“I made gardens and parks and planted all kinds of fruit trees in them”. Ecclesiastes 2:5
In the first article of this series I described how, in the absence of management floodplain meadows quickly ‘tumble down’ to woodland. The towering willows and alders on the adjacent Glemsford Pits site demonstrate this succession. However, man likes projects and the bible verse above includes tree planting in a comprehensive list of works with which to embellish our lives and bestow meaning to them. I have to remind myself that it is not the works that count in running a nature reserve but how effective those works are in helping wildlife.
Foxearth Meadows is a testimony to Keith Morris’ passion for wildlife – he owned and tended the reserve from 1997 until his untimely death in 2009. Along with digging ponds, using livestock for grazing, and controlling water levels, Keith planted trees and the works attracted DEFRA grants under the Suffolk River Valleys Environmentally Sensitive Area scheme. The plantation dates from 2001-2004 and forms a narrow strip that follows the ancient southern boundary and other areas in the meadow’s south-west corner.
The original boundary hedgerow sits on a steep bank and comprises abundant hazel with frequent hawthorn, field maple and blackthorn, and occasional ash and spindle. Keith’s planting was between this and the floodplain creating a narrow band of woodland from a nursery-sourced mix of willow, oak, hawthorn, birch, hazel, holly, hornbeam, ash, field maple, guelder rose, dog rose, alder buckthorn and crab apple. Not all these species have fared well – holly and hornbeam have failed. Ash is being removed steadily by the national tragedy that is Chalara dieback disease.
The surviving ‘crab’ apple is an indeterminate domestic variety. The planted hazel has larger leaves than those of the old hedgerow and the willow is a cultivar with characteristics intermediate between white and crack willows. I will continue with comparisons between planted stock and those that are found here naturally. I have Keith’s tree purchase invoices and note that some species are listed as having EEC plant passports so are definitely not of native provenance. Does this matter? People may disagree but I believe we are in danger of homogenising our treed landscapes, compromising their ecology and stripping them of meaning. Oaks in Hungary, Holland and here may all be Quercus robur but there are clear differences in growth form and habit and these have a genetic basis. Many plant and animal species display these variations or clines across their range enhancing the wonder of nature. Obtaining stock of local provenance may be more expensive but those plants should grow better than plants from 1,200 miles away.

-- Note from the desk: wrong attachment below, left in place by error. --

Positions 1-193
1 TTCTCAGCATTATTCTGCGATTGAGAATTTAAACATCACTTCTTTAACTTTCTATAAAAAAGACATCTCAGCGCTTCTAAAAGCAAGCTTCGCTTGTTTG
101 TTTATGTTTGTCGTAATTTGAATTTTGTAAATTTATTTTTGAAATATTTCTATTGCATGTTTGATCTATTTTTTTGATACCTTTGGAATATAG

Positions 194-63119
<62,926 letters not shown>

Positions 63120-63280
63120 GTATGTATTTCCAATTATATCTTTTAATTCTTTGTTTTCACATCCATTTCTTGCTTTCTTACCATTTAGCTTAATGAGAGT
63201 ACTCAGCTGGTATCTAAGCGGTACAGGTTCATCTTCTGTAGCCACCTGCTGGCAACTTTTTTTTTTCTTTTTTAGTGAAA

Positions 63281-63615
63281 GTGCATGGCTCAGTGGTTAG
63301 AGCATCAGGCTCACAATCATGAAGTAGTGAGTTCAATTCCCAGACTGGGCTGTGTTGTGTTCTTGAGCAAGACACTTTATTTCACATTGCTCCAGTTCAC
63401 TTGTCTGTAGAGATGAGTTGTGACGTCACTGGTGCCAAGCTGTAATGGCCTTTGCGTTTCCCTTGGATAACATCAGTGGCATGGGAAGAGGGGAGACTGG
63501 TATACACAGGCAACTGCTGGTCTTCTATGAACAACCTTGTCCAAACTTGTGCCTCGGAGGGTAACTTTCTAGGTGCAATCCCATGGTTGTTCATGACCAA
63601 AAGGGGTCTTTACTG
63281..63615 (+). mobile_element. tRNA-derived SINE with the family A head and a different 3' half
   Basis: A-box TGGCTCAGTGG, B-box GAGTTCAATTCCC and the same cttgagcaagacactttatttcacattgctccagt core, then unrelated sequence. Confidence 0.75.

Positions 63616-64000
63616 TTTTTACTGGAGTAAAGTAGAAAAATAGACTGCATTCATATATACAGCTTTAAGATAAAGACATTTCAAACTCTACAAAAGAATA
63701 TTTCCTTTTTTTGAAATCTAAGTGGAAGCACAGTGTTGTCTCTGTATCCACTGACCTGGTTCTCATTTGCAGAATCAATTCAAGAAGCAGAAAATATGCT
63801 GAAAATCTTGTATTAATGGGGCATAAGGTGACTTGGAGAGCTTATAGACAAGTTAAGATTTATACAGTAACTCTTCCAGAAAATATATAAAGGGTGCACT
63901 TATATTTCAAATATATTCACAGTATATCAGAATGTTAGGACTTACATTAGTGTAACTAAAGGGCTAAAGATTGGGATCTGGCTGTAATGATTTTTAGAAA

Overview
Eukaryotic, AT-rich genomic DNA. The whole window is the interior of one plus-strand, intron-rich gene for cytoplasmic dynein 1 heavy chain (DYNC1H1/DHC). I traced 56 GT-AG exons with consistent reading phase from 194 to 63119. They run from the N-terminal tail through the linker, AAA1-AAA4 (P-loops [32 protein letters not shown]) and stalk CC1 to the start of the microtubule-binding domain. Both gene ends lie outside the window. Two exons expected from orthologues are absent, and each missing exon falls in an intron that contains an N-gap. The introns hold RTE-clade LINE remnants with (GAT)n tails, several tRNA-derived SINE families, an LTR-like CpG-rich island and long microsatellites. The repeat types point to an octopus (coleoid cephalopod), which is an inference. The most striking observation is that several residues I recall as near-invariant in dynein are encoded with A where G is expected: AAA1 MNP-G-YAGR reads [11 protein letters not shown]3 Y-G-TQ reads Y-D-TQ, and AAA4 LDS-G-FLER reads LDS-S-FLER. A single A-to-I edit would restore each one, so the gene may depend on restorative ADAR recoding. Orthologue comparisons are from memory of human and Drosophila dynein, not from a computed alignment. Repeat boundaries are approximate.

Then there is the question of plant health. The litany of introduced and invasive pest insects and pathogens is ever lengthening and belated attempts to shut stable doors after these become established has become a familiar pattern. Our continued transporting of plants around the globe with vast amounts of soil guarantees that this will continue. Ash dieback is but the latest panic to beset us and the costs will fall on society as a whole – and not just financially. England without ash trees is unthinkable.
This is not a polemic against planting trees and I am certain that Keith’s plantation has yielded benefits to wildlife. Certainly our beloved common birds of woodland edge habitats do well and bring visual and audible joy. To gauge beyond that will require long-term study of other groups. My job now is twofold. First, to bring the woodland experience to our visitors we have recently diverted the south-eastern path through a section of plantation and old hedgerow, which also protects the delicate wet meadow soils from damage. Secondly, we will be selectively coppicing, pollarding and laying young trees, and leaving deadwood to create more complex structure whilst allowing light in to encourage low-growing herbs. At present the ground flora is mostly dog’s-mercury, lords-and-ladies, nettles and ground-ivy, indicating high nutrient levels, but that is a discussion for another day.